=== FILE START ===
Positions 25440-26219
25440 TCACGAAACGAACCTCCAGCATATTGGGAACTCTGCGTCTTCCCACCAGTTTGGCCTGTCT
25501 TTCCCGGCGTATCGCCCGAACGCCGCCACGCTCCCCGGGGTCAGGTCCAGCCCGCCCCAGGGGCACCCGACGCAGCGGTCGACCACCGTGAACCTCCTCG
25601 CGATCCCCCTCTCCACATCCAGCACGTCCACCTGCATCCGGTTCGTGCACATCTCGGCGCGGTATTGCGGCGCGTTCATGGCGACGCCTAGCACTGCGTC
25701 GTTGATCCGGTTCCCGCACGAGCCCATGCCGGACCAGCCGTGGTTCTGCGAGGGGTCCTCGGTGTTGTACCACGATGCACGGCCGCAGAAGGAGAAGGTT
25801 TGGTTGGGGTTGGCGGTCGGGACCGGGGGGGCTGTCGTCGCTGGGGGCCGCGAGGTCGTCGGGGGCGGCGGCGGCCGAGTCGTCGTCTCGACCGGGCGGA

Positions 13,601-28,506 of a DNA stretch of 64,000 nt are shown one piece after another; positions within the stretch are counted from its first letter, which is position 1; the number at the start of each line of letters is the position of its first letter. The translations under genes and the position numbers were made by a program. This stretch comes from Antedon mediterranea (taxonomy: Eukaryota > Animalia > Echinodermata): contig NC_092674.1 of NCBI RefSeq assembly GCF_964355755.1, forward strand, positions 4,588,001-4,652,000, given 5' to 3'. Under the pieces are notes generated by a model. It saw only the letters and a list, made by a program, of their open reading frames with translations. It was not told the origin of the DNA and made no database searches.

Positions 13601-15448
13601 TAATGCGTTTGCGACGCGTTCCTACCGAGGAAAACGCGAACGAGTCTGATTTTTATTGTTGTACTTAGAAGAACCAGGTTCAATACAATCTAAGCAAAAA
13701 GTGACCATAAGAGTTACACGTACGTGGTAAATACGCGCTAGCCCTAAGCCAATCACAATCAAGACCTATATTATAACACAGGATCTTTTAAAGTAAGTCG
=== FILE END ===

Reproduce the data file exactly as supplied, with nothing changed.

Positions 25440-26219
25440 TCACGAAACGAACCTCCAGCATATTGGGAACTCTGCGTCTTCCCACCAGTTTGGCCTGTCT
25501 TTCCCGGCGTATCGCCCGAACGCCGCCACGCTCCCCGGGGTCAGGTCCAGCCCGCCCCAGGGGCACCCGACGCAGCGGTCGACCACCGTGAACCTCCTCG
25601 CGATCCCCCTCTCCACATCCAGCACGTCCACCTGCATCCGGTTCGTGCACATCTCGGCGCGGTATTGCGGCGCGTTCATGGCGACGCCTAGCACTGCGTC
25701 GTTGATCCGGTTCCCGCACGAGCCCATGCCGGACCAGCCGTGGTTCTGCGAGGGGTCCTCGGTGTTGTACCACGATGCACGGCCGCAGAAGGAGAAGGTT
25801 TGGTTGGGGTTGGCGGTCGGGACCGGGGGGGCTGTCGTCGCTGGGGGCCGCGAGGTCGTCGGGGGCGGCGGCGGCCGAGTCGTCGTCTCGACCGGGCGGA

Positions 13,601-28,506 of a DNA stretch of 64,000 nt are shown one piece after another; positions within the stretch are counted from its first letter, which is position 1; the number at the start of each line of letters is the position of its first letter. The translations under genes and the position numbers were made by a program. This stretch comes from Antedon mediterranea (taxonomy: Eukaryota > Animalia > Echinodermata): contig NC_092674.1 of NCBI RefSeq assembly GCF_964355755.1, forward strand, positions 4,588,001-4,652,000, given 5' to 3'. Under the pieces are notes generated by a model. It saw only the letters and a list, made by a program, of their open reading frames with translations. It was not told the origin of the DNA and made no database searches.

Positions 13601-15448
13601 TAATGCGTTTGCGACGCGTTCCTACCGAGGAAAACGCGAACGAGTCTGATTTTTATTGTTGTACTTAGAAGAACCAGGTTCAATACAATCTAAGCAAAAA
13701 GTGACCATAAGAGTTACACGTACGTGGTAAATACGCGCTAGCCCTAAGCCAATCACAATCAAGACCTATATTATAACACAGGATCTTTTAAAGTAAGTCG